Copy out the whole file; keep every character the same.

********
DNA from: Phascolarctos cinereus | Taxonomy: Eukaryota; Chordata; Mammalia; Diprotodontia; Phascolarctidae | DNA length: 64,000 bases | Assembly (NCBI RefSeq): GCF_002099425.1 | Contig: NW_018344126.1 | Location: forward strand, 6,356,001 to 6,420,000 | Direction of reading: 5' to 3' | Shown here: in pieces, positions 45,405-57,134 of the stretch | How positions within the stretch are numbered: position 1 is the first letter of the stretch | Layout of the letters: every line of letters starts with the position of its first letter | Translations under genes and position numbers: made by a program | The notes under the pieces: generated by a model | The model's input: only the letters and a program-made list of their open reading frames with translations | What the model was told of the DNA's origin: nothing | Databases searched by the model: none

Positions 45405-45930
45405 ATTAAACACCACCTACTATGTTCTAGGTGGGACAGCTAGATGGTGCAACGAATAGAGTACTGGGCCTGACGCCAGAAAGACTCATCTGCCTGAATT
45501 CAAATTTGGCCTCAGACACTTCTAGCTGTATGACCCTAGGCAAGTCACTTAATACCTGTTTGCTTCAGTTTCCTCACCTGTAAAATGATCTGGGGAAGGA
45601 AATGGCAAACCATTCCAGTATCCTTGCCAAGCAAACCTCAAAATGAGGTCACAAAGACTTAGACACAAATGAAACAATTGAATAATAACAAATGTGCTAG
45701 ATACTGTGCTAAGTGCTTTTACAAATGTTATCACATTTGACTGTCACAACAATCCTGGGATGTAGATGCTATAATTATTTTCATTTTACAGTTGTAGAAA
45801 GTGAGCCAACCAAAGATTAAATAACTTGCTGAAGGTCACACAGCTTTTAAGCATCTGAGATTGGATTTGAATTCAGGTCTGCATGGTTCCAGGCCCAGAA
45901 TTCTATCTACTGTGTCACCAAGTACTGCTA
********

DNA from: Phascolarctos cinereus | Taxonomy: Eukaryota; Chordata; Mammalia; Diprotodontia; Phascolarctidae | DNA length: 64,000 bases | Assembly (NCBI RefSeq): GCF_002099425.1 | Contig: NW_018344126.1 | Location: forward strand, 6,356,001 to 6,420,000 | Direction of reading: 5' to 3' | Shown here: in pieces, positions 45,405-57,134 of the stretch | How positions within the stretch are numbered: position 1 is the first letter of the stretch | Layout of the letters: every line of letters starts with the position of its first letter | Translations under genes and position numbers: made by a program | The notes under the pieces: generated by a model | The model's input: only the letters and a program-made list of their open reading frames with translations | What the model was told of the DNA's origin: nothing | Databases searched by the model: none

Positions 45405-45930
45405 ATTAAACACCACCTACTATGTTCTAGGTGGGACAGCTAGATGGTGCAACGAATAGAGTACTGGGCCTGACGCCAGAAAGACTCATCTGCCTGAATT
45501 CAAATTTGGCCTCAGACACTTCTAGCTGTATGACCCTAGGCAAGTCACTTAATACCTGTTTGCTTCAGTTTCCTCACCTGTAAAATGATCTGGGGAAGGA
45601 AATGGCAAACCATTCCAGTATCCTTGCCAAGCAAACCTCAAAATGAGGTCACAAAGACTTAGACACAAATGAAACAATTGAATAATAACAAATGTGCTAG
45701 ATACTGTGCTAAGTGCTTTTACAAATGTTATCACATTTGACTGTCACAACAATCCTGGGATGTAGATGCTATAATTATTTTCATTTTACAGTTGTAGAAA
45801 GTGAGCCAACCAAAGATTAAATAACTTGCTGAAGGTCACACAGCTTTTAAGCATCTGAGATTGGATTTGAATTCAGGTCTGCATGGTTCCAGGCCCAGAA
45901 TTCTATCTACTGTGTCACCAAGTACTGCTA